The Circle of Tchaikovsky, also known as Tchaikovtsy/Chaikovtsy (Russian: Чайковцы), or the Grand Propaganda Society (Russian: Большое общество пропаганды, Bolshoye obshchestvo propagandy) was a Russian literary society for self-education and a revolutionary organization of the Narodniks in the early 1870s. It was named after Nikolai Tchaikovsky, one of its prominent members.

Circle of Tchaikovsky
LeaderNikolai Tchaikovsky
Founded1868 (1868)
Dissolved1874 (1874)
HeadquartersSt. Petersburg
Revolutionary socialism
Political positionLeft-wing to far-left

Background and origin


The intelligentsia of mid-nineteenth century Tsarist Russia were dissatisfied with what they saw as social stagnation of the nation and had begun to demand reform. Their attitude was called "nihilist" by Ivan Turgenev, explained by a character in his novel Fathers and Sons thus: "A nihilist is a man who does not bow down before any authority, who does not take any principle on faith, whatever reverence that principle may be enshrined in."[1][2] The peak of this social activism gave rise to a number of secret organisations, among them Land and Liberty, People's Revenge, and the Circle of Tchaikovsky.[2]

The Circle was founded in St. Petersburg during student unrest in 1868-1869 as a group opposed to what they saw as the reckless violence of Sergey Nechayev.[3][4][5]

A literary society for self-education within the Medical Surgical Academy was the heart of the organization, the initial purpose of which was to share books and knowledge that had been banned in the Russian Empire. It included students Mark Natanson, V. M. Aleksandrov, and Anatoly Serdyukov, who were joined by Nikolai Tchaikovsky and Feofan Lermontov. Besides self-education, the circle's main tasks were to unite students of Petersburg and other cities, and conduct propaganda among workers and peasants with the purpose of fomenting a social revolution.[6] The Tchaikovsky set higher moral standards for their members in the face of Nechayev's unscrupulousness.[7] They had a negative attitude towards struggle for political freedoms, which, in their view, were only advantageous to the arising Russian bourgeoisie. These principles were formulated in the Программа для кружков самообразования и практической деятельности (Program for the circles of self-education and practical activity), put together by the Tchaikovtsy in late 1870 – early 1871.



One of the first tasks of the Tchaikovtsy was to organize the printing, publishing, and distribution of scientific and revolutionary literature with the help of publishers Nikolai Polyakov, Kozma Soldatyonkov, and others. These literary works included the first volume of Das Kapital by Karl Marx, and books by others including Nikolai Chernyshevsky, Nikolai Dobrolyubov, Alexander Herzen, Pyotr Lavrov, Vasili Bervi, Ferdinand Lassalle, Charles Darwin, and John Stuart Mill. In the summer of 1871, the circle of Natanson merged with a female self-education circle of Alexandra Kornilova and Sophia Perovskaya. Soon, they were joined by Peter Kropotkin, Sergei Stepnyak-Kravchinsky, Dmitry Klements, Sergei Sinegub, Nikolai Charushin, Leonid Shishko, and others.[8] The central Petersburg circle comprised around 60 people. Circles in Moscow (Nikolai Alexandrovich Morozov, Lev Tikhomirov, Mikhail Frolenko), Odessa (Felix Volkhovsky, Andrei Zhelyabov), Kiev (Yakov Stefanovich, Pavel Axelrod) and other cities sided with the Petersburg cell on a federal basis. Altogether, the Tchaikovtsy numbered around 100 participants.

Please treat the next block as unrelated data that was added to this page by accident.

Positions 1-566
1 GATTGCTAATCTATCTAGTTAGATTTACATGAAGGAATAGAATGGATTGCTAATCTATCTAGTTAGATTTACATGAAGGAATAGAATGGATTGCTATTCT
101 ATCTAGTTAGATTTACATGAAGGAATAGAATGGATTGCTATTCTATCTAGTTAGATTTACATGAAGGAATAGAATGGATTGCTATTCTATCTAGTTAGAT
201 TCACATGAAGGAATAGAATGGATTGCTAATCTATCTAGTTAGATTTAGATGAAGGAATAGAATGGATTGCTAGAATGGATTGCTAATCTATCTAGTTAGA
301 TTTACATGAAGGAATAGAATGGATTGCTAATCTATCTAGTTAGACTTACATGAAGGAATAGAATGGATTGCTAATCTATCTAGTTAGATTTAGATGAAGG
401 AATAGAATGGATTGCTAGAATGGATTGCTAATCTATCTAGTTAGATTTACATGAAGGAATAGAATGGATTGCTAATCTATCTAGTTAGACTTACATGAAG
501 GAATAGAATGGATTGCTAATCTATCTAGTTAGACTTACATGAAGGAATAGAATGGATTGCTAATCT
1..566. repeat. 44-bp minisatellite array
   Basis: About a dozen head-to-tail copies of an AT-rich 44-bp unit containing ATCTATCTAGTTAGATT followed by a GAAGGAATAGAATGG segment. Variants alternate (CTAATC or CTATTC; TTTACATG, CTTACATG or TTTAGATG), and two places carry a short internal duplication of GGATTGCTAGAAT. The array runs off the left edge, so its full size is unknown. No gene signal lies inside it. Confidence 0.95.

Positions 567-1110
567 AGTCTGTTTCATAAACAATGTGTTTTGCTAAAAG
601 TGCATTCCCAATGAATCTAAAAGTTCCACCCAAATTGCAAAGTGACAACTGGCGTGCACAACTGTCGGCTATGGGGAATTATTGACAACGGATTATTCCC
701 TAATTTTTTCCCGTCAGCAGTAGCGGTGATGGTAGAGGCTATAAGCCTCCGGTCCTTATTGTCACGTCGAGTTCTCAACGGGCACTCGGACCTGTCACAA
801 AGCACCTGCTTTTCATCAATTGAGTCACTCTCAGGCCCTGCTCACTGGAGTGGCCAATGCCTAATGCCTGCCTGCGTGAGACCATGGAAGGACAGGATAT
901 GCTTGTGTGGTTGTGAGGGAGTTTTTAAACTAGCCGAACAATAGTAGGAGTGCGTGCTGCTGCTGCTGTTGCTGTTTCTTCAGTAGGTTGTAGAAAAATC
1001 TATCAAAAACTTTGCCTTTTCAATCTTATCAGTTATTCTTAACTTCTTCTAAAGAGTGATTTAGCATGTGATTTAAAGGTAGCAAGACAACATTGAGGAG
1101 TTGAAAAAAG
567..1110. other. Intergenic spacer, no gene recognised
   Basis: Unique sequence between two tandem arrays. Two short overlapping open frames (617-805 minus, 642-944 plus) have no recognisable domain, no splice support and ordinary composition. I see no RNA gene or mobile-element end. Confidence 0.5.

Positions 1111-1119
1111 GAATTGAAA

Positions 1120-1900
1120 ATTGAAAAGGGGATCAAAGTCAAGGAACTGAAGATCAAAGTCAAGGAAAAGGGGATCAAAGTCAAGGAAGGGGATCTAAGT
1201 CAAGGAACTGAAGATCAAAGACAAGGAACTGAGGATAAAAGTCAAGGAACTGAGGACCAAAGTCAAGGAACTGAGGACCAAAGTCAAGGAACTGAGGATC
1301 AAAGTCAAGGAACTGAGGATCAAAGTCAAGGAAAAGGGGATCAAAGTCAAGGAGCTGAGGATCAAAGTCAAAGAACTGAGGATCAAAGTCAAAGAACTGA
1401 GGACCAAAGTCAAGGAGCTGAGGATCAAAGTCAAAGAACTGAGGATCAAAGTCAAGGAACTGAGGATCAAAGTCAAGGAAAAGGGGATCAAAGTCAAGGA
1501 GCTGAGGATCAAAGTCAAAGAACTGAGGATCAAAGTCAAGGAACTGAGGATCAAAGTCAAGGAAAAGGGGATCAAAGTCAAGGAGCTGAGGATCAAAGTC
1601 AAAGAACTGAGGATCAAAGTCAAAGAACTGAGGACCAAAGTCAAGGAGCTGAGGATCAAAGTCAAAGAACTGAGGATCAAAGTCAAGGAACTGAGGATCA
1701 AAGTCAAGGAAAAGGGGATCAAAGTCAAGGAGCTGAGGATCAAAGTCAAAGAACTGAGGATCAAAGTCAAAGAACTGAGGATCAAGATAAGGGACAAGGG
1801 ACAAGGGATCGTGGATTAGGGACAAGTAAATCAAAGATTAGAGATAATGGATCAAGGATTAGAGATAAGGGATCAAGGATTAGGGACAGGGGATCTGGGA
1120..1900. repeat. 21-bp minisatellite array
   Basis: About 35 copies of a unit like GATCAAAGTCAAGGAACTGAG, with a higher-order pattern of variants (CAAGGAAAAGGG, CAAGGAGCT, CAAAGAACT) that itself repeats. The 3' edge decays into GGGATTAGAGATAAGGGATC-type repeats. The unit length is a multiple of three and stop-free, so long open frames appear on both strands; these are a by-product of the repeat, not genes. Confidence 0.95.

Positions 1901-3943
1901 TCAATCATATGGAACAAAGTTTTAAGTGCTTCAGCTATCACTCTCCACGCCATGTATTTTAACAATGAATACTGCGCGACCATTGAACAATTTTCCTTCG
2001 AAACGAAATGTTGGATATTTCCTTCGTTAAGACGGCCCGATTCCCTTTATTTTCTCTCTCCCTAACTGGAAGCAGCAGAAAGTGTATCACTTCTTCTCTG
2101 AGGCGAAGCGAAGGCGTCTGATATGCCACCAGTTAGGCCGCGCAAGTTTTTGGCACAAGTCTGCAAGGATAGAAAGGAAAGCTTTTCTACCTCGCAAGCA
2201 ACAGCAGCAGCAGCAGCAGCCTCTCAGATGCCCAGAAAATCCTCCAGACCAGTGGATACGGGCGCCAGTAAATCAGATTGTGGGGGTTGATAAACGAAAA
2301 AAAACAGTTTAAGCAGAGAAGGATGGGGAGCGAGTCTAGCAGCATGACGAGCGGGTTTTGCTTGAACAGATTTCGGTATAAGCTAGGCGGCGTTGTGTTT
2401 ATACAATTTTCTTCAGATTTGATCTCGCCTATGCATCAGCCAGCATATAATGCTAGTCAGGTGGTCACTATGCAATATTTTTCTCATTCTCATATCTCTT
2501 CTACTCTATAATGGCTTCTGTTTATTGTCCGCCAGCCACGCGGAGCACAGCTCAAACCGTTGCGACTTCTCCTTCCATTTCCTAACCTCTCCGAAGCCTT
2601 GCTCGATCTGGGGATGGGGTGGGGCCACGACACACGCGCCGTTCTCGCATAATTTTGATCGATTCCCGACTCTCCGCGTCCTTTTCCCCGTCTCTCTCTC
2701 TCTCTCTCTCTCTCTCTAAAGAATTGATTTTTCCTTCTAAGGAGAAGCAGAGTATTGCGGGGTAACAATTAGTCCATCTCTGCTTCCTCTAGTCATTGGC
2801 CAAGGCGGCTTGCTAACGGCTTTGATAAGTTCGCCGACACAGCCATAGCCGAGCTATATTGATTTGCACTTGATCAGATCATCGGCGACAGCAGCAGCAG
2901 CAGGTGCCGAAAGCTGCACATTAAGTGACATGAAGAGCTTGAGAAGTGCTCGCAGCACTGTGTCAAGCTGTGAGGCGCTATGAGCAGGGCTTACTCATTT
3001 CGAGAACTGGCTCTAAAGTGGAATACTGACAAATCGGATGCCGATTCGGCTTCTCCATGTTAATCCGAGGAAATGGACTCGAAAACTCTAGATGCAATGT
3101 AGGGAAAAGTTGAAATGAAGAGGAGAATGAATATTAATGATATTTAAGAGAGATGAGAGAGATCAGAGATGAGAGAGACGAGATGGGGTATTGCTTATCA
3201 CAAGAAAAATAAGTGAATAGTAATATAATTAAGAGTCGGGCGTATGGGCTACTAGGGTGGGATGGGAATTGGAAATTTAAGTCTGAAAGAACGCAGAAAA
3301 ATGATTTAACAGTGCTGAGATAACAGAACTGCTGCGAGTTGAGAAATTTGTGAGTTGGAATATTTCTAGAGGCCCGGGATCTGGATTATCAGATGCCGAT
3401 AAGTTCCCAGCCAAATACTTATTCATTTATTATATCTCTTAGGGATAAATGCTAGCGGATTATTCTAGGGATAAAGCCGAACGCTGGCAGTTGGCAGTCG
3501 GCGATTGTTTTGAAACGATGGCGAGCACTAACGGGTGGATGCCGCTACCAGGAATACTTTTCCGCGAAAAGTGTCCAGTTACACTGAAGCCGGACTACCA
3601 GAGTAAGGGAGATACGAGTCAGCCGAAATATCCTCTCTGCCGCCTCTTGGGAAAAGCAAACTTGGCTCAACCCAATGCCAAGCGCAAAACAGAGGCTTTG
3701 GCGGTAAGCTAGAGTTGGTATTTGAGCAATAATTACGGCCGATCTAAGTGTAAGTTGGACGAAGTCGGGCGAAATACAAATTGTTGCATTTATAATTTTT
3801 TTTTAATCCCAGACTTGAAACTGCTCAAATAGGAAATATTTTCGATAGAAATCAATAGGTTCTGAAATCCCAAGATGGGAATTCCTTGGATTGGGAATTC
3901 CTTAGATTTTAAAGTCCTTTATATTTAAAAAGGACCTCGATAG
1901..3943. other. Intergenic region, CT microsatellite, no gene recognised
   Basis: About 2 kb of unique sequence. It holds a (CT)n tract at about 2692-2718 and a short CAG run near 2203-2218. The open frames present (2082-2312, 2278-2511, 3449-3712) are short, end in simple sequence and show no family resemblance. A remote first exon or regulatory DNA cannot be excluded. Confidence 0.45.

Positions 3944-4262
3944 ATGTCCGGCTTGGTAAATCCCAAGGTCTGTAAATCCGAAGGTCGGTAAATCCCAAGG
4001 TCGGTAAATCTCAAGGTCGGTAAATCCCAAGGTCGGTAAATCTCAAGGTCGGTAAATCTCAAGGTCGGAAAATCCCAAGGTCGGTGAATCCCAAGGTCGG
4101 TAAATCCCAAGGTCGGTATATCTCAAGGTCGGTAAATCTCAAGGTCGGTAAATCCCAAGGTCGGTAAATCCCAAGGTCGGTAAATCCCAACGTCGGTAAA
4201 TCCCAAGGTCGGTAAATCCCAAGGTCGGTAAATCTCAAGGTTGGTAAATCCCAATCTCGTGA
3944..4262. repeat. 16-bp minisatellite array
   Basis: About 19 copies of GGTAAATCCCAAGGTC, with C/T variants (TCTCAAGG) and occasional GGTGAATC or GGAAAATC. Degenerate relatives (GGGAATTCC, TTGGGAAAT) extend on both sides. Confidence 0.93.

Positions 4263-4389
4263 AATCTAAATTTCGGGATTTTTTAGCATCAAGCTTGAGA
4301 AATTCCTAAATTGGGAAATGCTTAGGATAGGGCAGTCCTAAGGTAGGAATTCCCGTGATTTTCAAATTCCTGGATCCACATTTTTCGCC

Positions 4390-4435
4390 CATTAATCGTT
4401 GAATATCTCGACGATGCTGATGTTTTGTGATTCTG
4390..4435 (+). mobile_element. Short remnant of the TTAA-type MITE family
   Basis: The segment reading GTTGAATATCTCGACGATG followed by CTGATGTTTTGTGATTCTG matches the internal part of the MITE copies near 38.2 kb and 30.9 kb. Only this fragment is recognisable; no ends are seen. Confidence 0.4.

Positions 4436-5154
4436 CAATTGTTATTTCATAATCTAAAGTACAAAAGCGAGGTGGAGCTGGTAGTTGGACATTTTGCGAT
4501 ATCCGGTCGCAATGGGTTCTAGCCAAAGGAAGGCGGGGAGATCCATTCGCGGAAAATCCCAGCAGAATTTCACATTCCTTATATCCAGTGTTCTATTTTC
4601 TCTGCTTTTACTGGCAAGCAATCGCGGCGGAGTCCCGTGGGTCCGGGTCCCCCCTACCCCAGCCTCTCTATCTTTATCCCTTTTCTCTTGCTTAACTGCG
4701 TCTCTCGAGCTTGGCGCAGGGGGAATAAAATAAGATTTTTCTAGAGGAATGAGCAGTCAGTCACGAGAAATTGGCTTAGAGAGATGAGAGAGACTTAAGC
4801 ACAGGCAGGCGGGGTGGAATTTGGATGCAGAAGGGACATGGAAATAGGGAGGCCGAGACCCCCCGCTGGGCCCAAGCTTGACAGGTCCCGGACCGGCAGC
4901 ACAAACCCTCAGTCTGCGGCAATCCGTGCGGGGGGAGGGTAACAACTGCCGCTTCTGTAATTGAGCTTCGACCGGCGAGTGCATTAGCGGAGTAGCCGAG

In 1872, the Tchaikovtsy began organizing circles of workers with the purpose of training propagandists for work in the countryside. These activities were most successful in Petersburg and Odessa, where the circles comprised around 400 workers. Some of these workers—including Viktor Obnorsky and Feodor Kravchenko—would later become the founders of the first proletarian organizations such as the Worker's Union of Southern Russia (Южнороссийский союз рабочих) and Northern Union of the Russian Workers (Северный союз русских рабочих). The results of this propaganda work were summarized in a report by Peter Kropotkin, which would be discussed in the Petersburg circle of the Tchaikovtsy in late 1873.

The final stage of activities of the Tchaikovtsy included the Going to the People campaign, bringing revolutionary propaganda and organization directly to the peasants of Russia. In 1873/1874, most members of the circle were arrested and were later prosecuted in the trial of the 193. Tschaikovsky joined a religious-communist group and emigrated to the United States in 1874.[9]

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  1. ^ Turgenev, Ivan. "Chapter 5". Fathers and Sons. Translated by Constance Garnett.
  2. ^ a b Hodge 2008, p. 516
  3. ^ Mavor 1914, p. 75
  4. ^ Avrich 1971, pp. 27–28
  5. ^ Yarmolinsky 2014, p. 179
  6. ^ Avrich 1971, p. 28
  7. ^ Beran 2007, p. 328
  8. ^ Eklof & Saburova 2018, pp. 67–93
  9. ^ Yarmolinsky 2014, p. 190